Google and their policies

Jack, 
Digital Innovation Account Executive, 

My name is Jack and I work in the search team here at Push and today I’m gonna be discussing Google and their policies.

What are Google policies?

“Policies are designed not only to abide by laws but to ensure a safe and positive experience for our users. This means that policies prohibit some content that are believed to be harmful to users and the overall advertising ecosystem.”

So why are they in place?

Google “want to support a healthy digital advertising ecosystem – one that is trustworthy and transparent, and works for users, advertisers and publishers”.  Essentially safeguarding the search engine to make sure that everything that goes out is reliable and truthful.

What happens when an ad violates a policy?

So there are four outcomes are gonna be touching on the two main ones today and that is eligible limited and not eligible. There’s also eligible, but it’s moderately restricted and eligible but limited in all locations.  So you’ll generally find that you’ll hit the first one or the last one if you violate a google ads policy.

  • Eligible (limited)
  • Eligible (moderately restricted)
  • Eligible (limited all locations)
  • Not eligible

Eligible (limited)

A status given to ads that comply with policies but are limited as to where and when they can appear. So this can prevent certain types of ads from showing certain regions to certain ages or on/certain devices as well.

So this could include alcohol products, copyrights, gambling, healthcare and also things like trademarks, which are discussed below.

Not eligible

A status given to campaigns are groups, ads or keywords that are not servicing. So google cannot allow them to show in the search engine due to their policies that are in place.

Google is getting even stricter on policies

Due to growing fraudulent activity, Google is up to its stance to safeguard its search engine. Recently, if you work day to day inside of Google ads, you’ll find that a lot more ads are more frequently getting flagged up as breaking policy violations.

After a lot of criticism regarding false advertising and ‘scam like’ ads rising up to 32% in some industries and verticals, Google has made the decision to change its policy review process.

As an example in the finance industry, Google has overhauled its policy screening process and will start enforcing the new rules officially on September 6. But we know as digital marketers that work in Google Ads advertising, this has been seen for a long while and it’s become a lot more strenuous and strict.  There has been a lot of coverage on this and this is why Google has stepped up to cover this.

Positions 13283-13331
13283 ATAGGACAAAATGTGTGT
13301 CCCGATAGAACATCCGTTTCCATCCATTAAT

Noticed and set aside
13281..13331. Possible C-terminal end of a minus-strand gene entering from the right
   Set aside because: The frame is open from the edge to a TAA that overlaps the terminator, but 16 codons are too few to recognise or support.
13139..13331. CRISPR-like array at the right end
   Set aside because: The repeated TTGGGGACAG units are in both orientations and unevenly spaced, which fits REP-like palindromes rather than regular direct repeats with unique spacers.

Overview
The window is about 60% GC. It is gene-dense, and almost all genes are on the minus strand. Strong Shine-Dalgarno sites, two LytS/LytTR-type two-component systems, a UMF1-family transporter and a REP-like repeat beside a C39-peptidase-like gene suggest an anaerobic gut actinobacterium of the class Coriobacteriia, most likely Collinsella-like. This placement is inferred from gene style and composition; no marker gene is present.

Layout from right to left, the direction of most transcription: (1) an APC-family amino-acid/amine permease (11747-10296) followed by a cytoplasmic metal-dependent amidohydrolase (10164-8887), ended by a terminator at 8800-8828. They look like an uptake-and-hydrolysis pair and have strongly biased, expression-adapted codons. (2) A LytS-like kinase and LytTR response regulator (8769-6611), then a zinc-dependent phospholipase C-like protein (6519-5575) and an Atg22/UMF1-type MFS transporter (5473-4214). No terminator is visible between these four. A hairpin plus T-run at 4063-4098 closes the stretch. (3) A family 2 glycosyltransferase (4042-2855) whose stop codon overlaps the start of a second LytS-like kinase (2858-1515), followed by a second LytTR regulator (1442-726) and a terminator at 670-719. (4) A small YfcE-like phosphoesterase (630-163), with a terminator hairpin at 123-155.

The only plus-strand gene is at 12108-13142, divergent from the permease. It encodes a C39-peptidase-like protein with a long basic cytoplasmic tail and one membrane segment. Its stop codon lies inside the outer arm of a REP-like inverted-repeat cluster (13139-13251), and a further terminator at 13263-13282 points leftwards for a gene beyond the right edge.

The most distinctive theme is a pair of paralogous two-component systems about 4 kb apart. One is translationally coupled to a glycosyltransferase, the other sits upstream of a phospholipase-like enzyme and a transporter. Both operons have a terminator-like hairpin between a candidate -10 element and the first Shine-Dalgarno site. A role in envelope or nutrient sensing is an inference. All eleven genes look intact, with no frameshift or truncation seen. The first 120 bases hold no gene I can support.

How does this again affect us as digital marketers?

So not every policy violation is correct…

More often than not Google Ads, disapprovals are comprised of an automated review process, which doesn’t think through context, as a person would. So disapproval can quite often be mistakenly “incorrect”.

So stressing the importance to check your abs accounts daily is really, really pivotal here to ensure that your policy violations are correct and if they aren’t correct, then you can flag them up.

An example Trademark Policy Violation

One of my clients hadn’t experienced many policy violations before, whether a new account in the portfolio covering a dealership was struck for trademark.

So how did this affect us?

This meant that our ads could run an eligible but limited availability and you can see on the image below the response from Google. Essentially Google’s tightened its process and this is why they were eligible in a limited fashion.

This point is covered really well in a recent blog by PPC Hero:

While the responsibility of notifying Google or trademark infringement lies on the trademark owner, Google does have safeguards in place to flag ads for violations. This can work for you or against you. Google can, but not always does catch ads that use trademarked terms and limits their reach.

So in my specific case, my client was using their own trademark name, but they were being flagged up as a trademark violation and had to get this whitelisted against their name to allow their ad to run using their own brand name. It’s just really stressing the importance that you want to be on top of this and if there is a mistake regarding a policy that you can correct it as soon as possible.

How to appeal

The good news is that you can appeal and there are two methods:

  • Non-urgent
  • Urgent

Non-urgent

From your Google Ads account, you highlight the ad and see in status why it’s eligible; in the example below, you can see the policy that it’s apparently violated “Third Party Consumer Technical Support”.

Highlight the ads, then you click on the option to “Appeal policy decision”, you can then choose the reason for your appeal and then decide what you want to appeal.

Urgent

The second method is more of an urgent basis, so you can go into Google Support and then you can file a case from there and that will go through to someone from the Google team, who will review your case.

 

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